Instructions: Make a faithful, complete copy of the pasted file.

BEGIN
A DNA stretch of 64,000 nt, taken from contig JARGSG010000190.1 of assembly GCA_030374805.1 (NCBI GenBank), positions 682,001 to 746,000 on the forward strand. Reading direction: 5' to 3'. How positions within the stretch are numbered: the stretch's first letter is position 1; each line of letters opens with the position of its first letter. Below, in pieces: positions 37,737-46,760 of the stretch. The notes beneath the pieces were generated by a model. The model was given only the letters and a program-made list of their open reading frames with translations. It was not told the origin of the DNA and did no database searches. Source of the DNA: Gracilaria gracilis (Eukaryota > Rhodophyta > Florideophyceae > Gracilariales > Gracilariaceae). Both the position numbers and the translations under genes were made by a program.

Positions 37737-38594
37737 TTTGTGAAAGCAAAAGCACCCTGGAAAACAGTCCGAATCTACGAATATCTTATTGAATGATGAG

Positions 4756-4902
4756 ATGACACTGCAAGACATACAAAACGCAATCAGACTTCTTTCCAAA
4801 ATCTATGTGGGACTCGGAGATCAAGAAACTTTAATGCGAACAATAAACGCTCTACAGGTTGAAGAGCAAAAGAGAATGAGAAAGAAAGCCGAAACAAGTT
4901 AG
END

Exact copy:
A DNA stretch of 64,000 nt, taken from contig JARGSG010000190.1 of assembly GCA_030374805.1 (NCBI GenBank), positions 682,001 to 746,000 on the forward strand. Reading direction: 5' to 3'. How positions within the stretch are numbered: the stretch's first letter is position 1; each line of letters opens with the position of its first letter. Below, in pieces: positions 37,737-46,760 of the stretch. The notes beneath the pieces were generated by a model. The model was given only the letters and a program-made list of their open reading frames with translations. It was not told the origin of the DNA and did no database searches. Source of the DNA: Gracilaria gracilis (Eukaryota > Rhodophyta > Florideophyceae > Gracilariales > Gracilariaceae). Both the position numbers and the translations under genes were made by a program.

Positions 37737-38594
37737 TTTGTGAAAGCAAAAGCACCCTGGAAAACAGTCCGAATCTACGAATATCTTATTGAATGATGAG

Positions 4756-4902
4756 ATGACACTGCAAGACATACAAAACGCAATCAGACTTCTTTCCAAA
4801 ATCTATGTGGGACTCGGAGATCAAGAAACTTTAATGCGAACAATAAACGCTCTACAGGTTGAAGAGCAAAAGAGAATGAGAAAGAAAGCCGAAACAAGTT
4901 AG